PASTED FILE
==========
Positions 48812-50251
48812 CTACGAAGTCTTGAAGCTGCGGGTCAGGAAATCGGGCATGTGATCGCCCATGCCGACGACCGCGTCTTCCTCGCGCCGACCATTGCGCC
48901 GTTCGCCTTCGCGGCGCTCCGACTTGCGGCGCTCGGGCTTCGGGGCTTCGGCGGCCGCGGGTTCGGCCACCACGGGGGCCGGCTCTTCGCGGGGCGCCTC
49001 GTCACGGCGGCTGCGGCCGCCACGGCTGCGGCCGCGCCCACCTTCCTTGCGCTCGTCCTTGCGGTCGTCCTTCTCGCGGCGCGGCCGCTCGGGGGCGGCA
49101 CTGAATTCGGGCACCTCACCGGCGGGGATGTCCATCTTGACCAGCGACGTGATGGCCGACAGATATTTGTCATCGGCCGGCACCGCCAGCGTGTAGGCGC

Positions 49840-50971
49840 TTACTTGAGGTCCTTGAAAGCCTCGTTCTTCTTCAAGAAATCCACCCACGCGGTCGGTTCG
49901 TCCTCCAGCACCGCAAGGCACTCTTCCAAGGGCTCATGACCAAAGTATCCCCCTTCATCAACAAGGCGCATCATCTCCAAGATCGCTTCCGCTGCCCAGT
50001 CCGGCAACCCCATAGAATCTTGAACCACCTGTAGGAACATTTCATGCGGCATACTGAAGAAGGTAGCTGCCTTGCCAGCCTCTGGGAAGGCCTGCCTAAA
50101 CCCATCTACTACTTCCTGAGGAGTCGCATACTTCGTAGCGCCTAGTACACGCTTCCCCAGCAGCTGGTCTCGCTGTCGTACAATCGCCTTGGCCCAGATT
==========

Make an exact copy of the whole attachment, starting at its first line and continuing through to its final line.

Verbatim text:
Positions 48812-50251
48812 CTACGAAGTCTTGAAGCTGCGGGTCAGGAAATCGGGCATGTGATCGCCCATGCCGACGACCGCGTCTTCCTCGCGCCGACCATTGCGCC
48901 GTTCGCCTTCGCGGCGCTCCGACTTGCGGCGCTCGGGCTTCGGGGCTTCGGCGGCCGCGGGTTCGGCCACCACGGGGGCCGGCTCTTCGCGGGGCGCCTC
49001 GTCACGGCGGCTGCGGCCGCCACGGCTGCGGCCGCGCCCACCTTCCTTGCGCTCGTCCTTGCGGTCGTCCTTCTCGCGGCGCGGCCGCTCGGGGGCGGCA
49101 CTGAATTCGGGCACCTCACCGGCGGGGATGTCCATCTTGACCAGCGACGTGATGGCCGACAGATATTTGTCATCGGCCGGCACCGCCAGCGTGTAGGCGC

Positions 49840-50971
49840 TTACTTGAGGTCCTTGAAAGCCTCGTTCTTCTTCAAGAAATCCACCCACGCGGTCGGTTCG
49901 TCCTCCAGCACCGCAAGGCACTCTTCCAAGGGCTCATGACCAAAGTATCCCCCTTCATCAACAAGGCGCATCATCTCCAAGATCGCTTCCGCTGCCCAGT
50001 CCGGCAACCCCATAGAATCTTGAACCACCTGTAGGAACATTTCATGCGGCATACTGAAGAAGGTAGCTGCCTTGCCAGCCTCTGGGAAGGCCTGCCTAAA
50101 CCCATCTACTACTTCCTGAGGAGTCGCATACTTCGTAGCGCCTAGTACACGCTTCCCCAGCAGCTGGTCTCGCTGTCGTACAATCGCCTTGGCCCAGATT